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July 09, 2013

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Very facsinating subject. I could imagine this being very controversial within Zen circles. Interesting stuff!

Another reason why I admire the character of Shinran so much:

"There is no one whom I, Shinran, can call my own disciple. The reason is that, if a man by his own efforts persuaded others to say the Nembutsu, he might call them his disciples, but it is most presumptuous to call those 'my disciples' who say the Nembutsu because they have been moved by the grace of Amida. If it is his karma to follow a teacher, a man will follow him; if it is his karma to forsake a teacher, a man will forsake him. It is quite wrong to say that the man who leaves one teacher to join another will not be saved by saying the Nembutsu. To claim as one's own and attempt to take back that faith which is truly the gift of Amida-such a view is wholly mistaken. In the normal course of things a person will spontaneously recognize both what he owes to the grace of Amida and what he owes to his teacher [without the teacher having to assert any claims] ..."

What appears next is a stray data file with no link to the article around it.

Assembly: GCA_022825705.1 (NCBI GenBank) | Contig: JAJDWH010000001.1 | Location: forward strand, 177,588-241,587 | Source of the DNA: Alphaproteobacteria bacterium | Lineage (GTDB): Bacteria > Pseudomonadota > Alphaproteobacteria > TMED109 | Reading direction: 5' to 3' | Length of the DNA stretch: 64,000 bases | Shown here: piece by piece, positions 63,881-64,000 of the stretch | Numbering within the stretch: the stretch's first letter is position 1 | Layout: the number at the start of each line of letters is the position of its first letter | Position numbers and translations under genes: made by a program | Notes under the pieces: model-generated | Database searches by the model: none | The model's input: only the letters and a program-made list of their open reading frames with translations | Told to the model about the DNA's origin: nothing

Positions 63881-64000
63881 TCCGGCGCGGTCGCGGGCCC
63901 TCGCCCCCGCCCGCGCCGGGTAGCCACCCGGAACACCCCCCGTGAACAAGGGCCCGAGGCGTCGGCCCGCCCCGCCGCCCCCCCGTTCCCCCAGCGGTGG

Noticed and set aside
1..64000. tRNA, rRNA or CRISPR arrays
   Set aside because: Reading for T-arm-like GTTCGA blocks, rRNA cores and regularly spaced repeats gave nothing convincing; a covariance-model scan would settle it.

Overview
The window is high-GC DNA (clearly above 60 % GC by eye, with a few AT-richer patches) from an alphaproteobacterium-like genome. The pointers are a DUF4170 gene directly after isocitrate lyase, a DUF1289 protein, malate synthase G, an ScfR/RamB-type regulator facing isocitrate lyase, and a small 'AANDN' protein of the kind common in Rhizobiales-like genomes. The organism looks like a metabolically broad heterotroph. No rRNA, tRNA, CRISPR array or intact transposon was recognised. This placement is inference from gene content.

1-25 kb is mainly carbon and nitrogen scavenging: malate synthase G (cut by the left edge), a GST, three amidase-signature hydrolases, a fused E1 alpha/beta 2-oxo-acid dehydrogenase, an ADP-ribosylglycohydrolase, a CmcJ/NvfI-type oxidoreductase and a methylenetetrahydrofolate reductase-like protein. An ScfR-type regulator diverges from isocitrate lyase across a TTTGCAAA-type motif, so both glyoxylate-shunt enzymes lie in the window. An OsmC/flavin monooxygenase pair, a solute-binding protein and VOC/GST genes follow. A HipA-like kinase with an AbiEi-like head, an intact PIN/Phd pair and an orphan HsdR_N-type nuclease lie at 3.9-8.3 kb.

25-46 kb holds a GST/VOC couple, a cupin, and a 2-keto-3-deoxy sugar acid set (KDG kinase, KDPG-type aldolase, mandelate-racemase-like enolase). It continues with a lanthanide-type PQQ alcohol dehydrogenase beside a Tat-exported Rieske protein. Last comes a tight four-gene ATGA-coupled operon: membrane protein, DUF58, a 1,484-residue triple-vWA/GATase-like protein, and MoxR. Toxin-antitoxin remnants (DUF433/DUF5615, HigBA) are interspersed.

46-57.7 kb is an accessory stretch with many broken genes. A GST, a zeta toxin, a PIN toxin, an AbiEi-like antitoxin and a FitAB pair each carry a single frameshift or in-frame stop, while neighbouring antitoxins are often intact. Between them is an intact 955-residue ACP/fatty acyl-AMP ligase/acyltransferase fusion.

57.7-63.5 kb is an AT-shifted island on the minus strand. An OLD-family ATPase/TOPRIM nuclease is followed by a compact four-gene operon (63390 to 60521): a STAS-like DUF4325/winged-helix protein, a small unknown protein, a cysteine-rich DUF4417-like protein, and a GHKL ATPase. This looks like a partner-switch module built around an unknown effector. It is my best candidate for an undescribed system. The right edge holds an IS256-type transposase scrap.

Also, if a lineage had been established, it goes without saying that the Buddha would not have left that out in his last instructions to his disciples.

"Now the Blessed One spoke to the Venerable Ananda, saying: "It may be, Ananda, that to some among you the thought will come: 'Ended is the word of the Master; we have a Master no longer.' But it should not, Ananda, be so considered. For that which I have proclaimed and made known as the Dhamma and the Discipline, that shall be your Master when I am gone."

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